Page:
Carbon nanotube (CNT)-based sensors for structural health monitoring (SHM) can be embedded in structures of all geometries to monitor conditions both inside and at the surface of the structure to continuously sense changes. These CNTs can be manipulated into specific orientations to create small, powerful, and flexible sensors. One of the sensors is a highly flexible sensor for crack growth detection and strain field mapping that features a very dense and highly ordered array of single-walled CNTs.
CNT structural health sensors can be mass-produced, are inexpensive, can be packaged in small sizes (0.5 micron2), require less power than electronic or piezoelectric transducers, and produce less waste heat per square centimeter than electronic or piezoelectric transducers.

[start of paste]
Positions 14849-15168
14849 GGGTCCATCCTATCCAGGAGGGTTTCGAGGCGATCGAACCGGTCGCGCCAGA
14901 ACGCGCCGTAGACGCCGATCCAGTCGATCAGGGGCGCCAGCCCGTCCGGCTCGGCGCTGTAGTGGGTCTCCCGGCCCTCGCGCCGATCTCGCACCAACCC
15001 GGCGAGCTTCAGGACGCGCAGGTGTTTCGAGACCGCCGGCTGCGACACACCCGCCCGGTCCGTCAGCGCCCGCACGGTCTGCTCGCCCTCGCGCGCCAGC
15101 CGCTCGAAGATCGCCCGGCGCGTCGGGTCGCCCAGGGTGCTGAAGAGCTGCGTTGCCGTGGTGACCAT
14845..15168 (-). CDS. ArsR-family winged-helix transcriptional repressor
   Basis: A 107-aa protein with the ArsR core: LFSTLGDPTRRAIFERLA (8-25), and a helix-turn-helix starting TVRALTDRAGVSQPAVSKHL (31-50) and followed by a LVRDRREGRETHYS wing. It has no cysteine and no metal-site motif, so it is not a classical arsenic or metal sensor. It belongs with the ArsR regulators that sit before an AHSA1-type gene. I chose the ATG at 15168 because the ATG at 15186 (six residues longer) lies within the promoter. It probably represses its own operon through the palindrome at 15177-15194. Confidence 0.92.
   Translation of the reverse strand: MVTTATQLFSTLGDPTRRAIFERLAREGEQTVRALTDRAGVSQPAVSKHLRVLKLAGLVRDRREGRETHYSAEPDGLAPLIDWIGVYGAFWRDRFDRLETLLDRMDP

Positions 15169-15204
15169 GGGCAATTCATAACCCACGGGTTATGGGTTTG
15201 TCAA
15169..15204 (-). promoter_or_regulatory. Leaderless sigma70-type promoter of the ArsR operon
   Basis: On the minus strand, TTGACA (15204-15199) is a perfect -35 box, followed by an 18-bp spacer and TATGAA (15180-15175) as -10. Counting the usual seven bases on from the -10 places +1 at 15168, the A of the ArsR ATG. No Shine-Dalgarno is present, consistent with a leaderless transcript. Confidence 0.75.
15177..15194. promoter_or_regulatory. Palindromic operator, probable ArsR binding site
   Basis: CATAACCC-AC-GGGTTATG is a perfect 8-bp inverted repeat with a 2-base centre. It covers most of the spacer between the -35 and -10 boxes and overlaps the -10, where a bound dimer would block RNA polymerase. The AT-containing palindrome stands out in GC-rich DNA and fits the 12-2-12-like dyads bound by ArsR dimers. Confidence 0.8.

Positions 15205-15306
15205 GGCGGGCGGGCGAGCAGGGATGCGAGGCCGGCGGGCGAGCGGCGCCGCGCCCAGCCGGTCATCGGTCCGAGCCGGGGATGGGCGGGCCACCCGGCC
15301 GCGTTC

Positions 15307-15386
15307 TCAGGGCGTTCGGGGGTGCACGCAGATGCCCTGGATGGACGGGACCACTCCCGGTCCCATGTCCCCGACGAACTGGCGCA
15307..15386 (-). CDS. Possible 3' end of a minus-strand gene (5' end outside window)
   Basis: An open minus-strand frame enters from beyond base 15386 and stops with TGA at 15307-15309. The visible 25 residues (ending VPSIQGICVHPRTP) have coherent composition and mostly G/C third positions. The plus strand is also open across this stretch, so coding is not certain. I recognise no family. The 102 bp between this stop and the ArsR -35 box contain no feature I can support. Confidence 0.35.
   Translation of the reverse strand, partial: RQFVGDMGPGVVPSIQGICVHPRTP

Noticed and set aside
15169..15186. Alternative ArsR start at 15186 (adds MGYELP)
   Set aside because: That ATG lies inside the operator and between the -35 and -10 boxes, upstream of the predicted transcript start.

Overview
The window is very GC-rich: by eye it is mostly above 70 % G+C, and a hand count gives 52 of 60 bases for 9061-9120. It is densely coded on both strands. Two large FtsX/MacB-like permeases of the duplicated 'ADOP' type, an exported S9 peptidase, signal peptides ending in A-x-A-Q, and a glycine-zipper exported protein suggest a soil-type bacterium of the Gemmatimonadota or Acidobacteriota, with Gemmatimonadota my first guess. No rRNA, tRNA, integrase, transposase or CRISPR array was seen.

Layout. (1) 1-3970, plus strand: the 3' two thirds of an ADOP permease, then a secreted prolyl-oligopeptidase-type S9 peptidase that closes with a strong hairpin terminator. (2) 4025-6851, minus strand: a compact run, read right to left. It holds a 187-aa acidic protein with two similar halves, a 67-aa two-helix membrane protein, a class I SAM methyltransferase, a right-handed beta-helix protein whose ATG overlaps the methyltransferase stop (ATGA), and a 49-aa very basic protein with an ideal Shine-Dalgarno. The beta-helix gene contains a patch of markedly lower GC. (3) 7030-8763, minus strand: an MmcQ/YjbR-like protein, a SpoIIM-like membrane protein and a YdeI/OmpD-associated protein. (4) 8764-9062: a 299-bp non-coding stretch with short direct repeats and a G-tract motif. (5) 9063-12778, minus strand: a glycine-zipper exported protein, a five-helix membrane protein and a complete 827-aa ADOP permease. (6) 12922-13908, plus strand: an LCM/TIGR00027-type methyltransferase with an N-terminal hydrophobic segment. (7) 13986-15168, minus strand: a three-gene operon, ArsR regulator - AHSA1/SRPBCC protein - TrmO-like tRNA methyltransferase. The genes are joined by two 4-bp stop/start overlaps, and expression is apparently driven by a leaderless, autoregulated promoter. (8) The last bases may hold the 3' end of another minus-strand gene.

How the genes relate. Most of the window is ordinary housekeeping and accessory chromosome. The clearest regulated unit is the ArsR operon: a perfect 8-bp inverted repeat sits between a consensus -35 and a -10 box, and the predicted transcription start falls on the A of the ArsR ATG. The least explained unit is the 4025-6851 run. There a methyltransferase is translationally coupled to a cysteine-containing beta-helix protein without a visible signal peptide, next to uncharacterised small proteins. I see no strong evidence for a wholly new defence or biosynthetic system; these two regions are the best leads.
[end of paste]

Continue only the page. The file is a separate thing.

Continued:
Chemically functionalized lithographic patterns are used to deposit and align the CNTs onto metallic electrodes. This method consistently produces aligned CNTs in the defined locations. Using photo- and electron-beam lithography, simple Cr/Au thin-film circuits are patterned onto oxidized silicon substrates. The samples are then re-patterned with a CNT-attracting, self-assembled mono-layer of 3-aminopropyltriethoxysilane (APTES) to delineate the desired CNT locations between electrodes. During the deposition of the solution-suspended single-wall CNTs, the application of an electric field to the metallic contacts causes alignment of the CNTs along the field direction. This innovation is a prime candidate for smart skin technologies with applications ranging from military, to aerospace, to private industry.
This work was done by Russell Wincheski and Jeffrey Jordan of Langley Research Center; Donald Oglesby, Anthony Watkins, and JoAnne Patry of Swales Aerospace; Jan Smits of Lockheed Martin; and Phillip Williams of National Research Council. LAR-16475-1